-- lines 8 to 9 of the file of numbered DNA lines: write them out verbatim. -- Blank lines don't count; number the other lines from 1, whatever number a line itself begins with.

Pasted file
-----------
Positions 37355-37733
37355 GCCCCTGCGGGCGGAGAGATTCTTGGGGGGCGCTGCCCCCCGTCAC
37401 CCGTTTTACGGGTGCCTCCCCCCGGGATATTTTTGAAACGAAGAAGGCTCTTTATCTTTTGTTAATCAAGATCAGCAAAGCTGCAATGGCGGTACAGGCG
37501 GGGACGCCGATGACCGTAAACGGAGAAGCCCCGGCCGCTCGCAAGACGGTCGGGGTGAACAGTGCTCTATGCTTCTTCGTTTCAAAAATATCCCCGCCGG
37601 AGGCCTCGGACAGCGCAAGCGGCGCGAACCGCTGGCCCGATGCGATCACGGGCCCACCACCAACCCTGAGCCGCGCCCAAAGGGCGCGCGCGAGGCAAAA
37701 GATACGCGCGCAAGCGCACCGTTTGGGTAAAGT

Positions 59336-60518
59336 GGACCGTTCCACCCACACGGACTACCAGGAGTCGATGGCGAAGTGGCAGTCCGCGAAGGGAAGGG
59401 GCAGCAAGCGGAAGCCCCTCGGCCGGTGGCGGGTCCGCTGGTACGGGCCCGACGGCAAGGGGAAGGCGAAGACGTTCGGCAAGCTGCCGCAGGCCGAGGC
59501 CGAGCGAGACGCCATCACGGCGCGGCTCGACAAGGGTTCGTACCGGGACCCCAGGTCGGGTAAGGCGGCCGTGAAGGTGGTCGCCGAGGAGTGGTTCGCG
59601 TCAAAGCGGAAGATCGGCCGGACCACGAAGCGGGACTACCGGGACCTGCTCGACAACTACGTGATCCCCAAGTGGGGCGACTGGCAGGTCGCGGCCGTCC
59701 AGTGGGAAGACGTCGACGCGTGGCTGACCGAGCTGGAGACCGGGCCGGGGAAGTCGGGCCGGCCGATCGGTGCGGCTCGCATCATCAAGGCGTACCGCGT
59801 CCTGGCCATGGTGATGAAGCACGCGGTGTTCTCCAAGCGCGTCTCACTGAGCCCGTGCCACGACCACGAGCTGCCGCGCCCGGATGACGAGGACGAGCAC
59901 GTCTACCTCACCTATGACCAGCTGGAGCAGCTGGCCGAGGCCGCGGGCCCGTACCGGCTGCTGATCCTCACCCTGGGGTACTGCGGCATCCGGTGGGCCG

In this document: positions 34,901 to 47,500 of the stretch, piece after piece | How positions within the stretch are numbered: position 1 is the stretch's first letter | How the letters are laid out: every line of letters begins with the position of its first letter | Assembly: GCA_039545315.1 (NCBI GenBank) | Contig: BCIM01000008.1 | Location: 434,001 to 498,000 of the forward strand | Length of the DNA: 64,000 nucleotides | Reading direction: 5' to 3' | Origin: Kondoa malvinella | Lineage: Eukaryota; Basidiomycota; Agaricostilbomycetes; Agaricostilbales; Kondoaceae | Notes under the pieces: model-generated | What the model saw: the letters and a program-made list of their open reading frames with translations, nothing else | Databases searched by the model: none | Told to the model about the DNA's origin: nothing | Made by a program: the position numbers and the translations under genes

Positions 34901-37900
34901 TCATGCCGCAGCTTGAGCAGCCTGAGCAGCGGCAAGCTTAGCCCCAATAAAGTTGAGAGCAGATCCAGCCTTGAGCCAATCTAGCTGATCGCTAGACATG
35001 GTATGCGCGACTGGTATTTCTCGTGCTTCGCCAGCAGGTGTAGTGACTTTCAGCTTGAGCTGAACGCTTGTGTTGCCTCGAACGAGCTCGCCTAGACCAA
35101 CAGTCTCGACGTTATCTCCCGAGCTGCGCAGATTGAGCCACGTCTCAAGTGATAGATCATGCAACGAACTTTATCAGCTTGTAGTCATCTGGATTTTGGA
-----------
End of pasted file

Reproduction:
59336 GGACCGTTCCACCCACACGGACTACCAGGAGTCGATGGCGAAGTGGCAGTCCGCGAAGGGAAGGG
59401 GCAGCAAGCGGAAGCCCCTCGGCCGGTGGCGGGTCCGCTGGTACGGGCCCGACGGCAAGGGGAAGGCGAAGACGTTCGGCAAGCTGCCGCAGGCCGAGGC